Wedding season is upon us. The April showers, or floods for some of us, have led to a boom of proposals and forthcoming wedding ceremonies around the world. You might have heard something about a certain William and Kate getting hitched across the pond earlier this month.
This wedding boom has stretched all the way from Buckingham Palace to CurrentMarketing. Three of our best and brightest, including the boss’s daughter will be saying “I do” this summer. So before I go any further, a big congrats to our own Arica Fessel, Lindsay Trombatore, Meredith Will and Sarah Schardein. I wish all of you the best of luck and many years of happiness.
My interest in this wedding boom stems from the fact that I will be attending seven weddings this year. Yes, you heard right – seven. It appears that most of my college friends, coworkers and high school classmates have decided that 2011 is their year for love. For me, that means busting open my piggy bank for wedding gifts and penguin suits.
While I am happy for all my friends as they start this new chapter in their lives, the researcher in me wonders how is this possible? Has there been a recent demographic, psychographic, socioeconomic trend that has lead to a modern wedding craze and perhaps a forthcoming baby boom? And if so, what does this new trend mean for us as marketers?
So that’s exactly what I did. I put my research cap on and started crunching the numbers. And wouldn’t you know it, the data shows the opposite effect. The average median age of first marriages in the United States has been steadily increasing since the mid 1960s. Meanwhile, the number of marriages in the U.S. has been declining for the past 40 years.
What I did discover, however, is that marriage trends vary significantly by region and state. For example, men and women in Oklahoma and Arkansas tend to marry much earlier than Massachusetts and New York. And coincidentally, states in the midwest and mountain regions have marriage rates that are significantly above the national average. In fact, Kentucky ranks among the youngest of states for marriage with an average median age of 26, which is significantly younger than the US average. Local psychographics clearly play a much larger role in marriage than most marketers originally thought.
So how do I explain my situation? Seven marriages in one year? Well, the data has an answer for that too. According to the American Community Survey, for the first time in US history, college graduates are more likely than young adults without college degrees to be married by the age of 30. In 1990, for example, 75% of all 30-year-olds who did not have a college degree were married or had been married, compared with just 69% of those with a college degree. Among the possible explanations for this change are the shift in economic fortunes of young men without a college degree and their increasing tendency to cohabit with a partner rather than marry. And sure enough, either the bride or groom in each of the weddings I will be attending have a college degree and are also under the age of 30.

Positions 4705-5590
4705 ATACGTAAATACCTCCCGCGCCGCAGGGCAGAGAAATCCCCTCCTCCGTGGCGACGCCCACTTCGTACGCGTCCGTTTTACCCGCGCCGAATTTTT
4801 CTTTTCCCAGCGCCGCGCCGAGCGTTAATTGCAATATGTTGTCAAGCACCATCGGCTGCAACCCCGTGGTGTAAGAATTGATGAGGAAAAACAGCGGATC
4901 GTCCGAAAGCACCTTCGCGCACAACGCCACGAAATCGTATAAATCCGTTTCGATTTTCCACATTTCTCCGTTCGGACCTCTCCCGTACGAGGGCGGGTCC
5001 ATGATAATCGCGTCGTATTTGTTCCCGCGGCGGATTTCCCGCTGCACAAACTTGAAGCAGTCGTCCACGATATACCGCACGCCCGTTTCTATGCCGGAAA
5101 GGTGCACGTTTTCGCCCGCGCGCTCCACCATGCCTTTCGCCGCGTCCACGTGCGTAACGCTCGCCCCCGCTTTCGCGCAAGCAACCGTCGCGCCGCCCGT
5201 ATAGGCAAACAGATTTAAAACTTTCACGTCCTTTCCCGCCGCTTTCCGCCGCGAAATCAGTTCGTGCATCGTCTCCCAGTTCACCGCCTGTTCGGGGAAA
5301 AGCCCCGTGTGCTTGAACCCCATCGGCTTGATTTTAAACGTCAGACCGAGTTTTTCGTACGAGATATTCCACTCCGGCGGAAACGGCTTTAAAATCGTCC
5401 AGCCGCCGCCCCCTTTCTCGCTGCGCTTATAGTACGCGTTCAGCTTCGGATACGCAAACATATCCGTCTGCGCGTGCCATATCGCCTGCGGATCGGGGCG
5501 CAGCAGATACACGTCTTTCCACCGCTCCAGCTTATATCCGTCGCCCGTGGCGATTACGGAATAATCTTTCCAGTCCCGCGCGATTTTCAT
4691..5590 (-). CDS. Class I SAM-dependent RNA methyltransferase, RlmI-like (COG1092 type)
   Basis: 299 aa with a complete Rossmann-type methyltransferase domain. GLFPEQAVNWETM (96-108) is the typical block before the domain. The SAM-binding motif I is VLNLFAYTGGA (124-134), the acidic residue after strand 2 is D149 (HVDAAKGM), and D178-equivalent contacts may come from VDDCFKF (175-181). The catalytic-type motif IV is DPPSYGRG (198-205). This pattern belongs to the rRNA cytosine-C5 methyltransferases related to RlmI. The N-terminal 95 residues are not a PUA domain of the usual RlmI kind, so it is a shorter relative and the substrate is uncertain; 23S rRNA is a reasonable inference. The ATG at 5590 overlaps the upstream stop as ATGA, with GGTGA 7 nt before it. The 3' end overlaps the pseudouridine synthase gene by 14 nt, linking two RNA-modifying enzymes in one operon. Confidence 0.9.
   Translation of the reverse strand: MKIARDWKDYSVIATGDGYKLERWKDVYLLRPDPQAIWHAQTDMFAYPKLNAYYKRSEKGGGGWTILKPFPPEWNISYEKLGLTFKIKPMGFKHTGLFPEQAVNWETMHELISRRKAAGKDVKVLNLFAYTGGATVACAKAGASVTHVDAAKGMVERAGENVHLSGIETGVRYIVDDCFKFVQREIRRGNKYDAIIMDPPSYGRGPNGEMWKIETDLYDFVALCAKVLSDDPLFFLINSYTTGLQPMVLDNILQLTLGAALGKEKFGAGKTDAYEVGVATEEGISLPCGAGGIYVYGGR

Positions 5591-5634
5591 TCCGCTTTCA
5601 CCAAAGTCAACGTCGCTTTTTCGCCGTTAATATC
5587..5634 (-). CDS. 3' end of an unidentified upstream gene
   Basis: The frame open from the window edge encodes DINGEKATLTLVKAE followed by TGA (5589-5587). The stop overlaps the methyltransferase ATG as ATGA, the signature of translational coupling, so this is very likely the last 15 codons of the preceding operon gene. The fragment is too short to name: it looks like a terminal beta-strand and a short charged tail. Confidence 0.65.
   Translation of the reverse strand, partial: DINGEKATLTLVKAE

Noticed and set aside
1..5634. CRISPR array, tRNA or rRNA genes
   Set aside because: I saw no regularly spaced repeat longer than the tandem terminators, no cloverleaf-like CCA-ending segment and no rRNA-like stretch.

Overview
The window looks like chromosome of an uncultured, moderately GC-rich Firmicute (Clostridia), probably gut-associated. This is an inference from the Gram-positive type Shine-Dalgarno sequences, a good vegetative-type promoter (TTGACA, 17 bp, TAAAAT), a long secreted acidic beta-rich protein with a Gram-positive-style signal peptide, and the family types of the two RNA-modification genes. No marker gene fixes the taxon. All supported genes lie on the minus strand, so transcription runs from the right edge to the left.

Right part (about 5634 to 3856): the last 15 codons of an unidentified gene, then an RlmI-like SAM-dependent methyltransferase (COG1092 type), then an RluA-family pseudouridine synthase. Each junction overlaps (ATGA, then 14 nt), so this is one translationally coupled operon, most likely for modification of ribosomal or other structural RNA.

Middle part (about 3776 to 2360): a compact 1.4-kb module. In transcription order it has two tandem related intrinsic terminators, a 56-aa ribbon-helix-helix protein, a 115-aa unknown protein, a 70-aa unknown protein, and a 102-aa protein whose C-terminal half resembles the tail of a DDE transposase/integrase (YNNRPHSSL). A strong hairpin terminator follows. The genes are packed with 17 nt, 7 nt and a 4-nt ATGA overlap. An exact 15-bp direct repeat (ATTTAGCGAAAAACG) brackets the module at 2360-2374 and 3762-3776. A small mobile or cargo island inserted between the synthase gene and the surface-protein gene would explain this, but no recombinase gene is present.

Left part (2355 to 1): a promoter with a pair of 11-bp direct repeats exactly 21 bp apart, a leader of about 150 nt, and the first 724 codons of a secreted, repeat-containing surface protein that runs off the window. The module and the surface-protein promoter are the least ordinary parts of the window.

So what does all this data mean for us as marketers? The immediate effect is a shift in the general stereotypes associated with millennial marketing. The “me” generation is quickly become the “we” generation. Messages of independence will no longer resonate as well as they once had. Instead, marketers should position products as functional, progressive and on value. Not that value in this context does not mean cheap. This generation will not change its core beliefs, but will look products that provide benefits to both them and their partner. Perhaps luxury brands should consider bundling products. For example, buy one pair of Ray Ban sunglasses, and the second pair is half off.
Looking ahead to the next decade, what can we expect? As a researcher, it’s my jobs to say, “Lets wait and see.” But my hunch is that this trend will continue, and not just for college grads. As the economy still struggles, I believe folks will continue to marry younger, regardless of educational attainment. Marriage provides socioeconomic security, which is invaluable at a time of national economic crisis. And the culmination of these events might just lead to a second baby boom in this country. Either way, marketers must remain constantly aware of these trends as family dynamics are probably one of the most important factors when considering purchasing products and services.
But with all that being said, I was just happy that I was able to answer my questions. Turns out, it’s just that all my friends happen to be college graduates who live in the Midwest. And according to the data, these are the ideal conditions for a wedding boom.
Just don’t expect this researcher and bachelor to be heading to the alter anytime soon.
The grand spectacle of the sporting world — the Olympics — has, after a year of delay and confusing information, come and gone. But now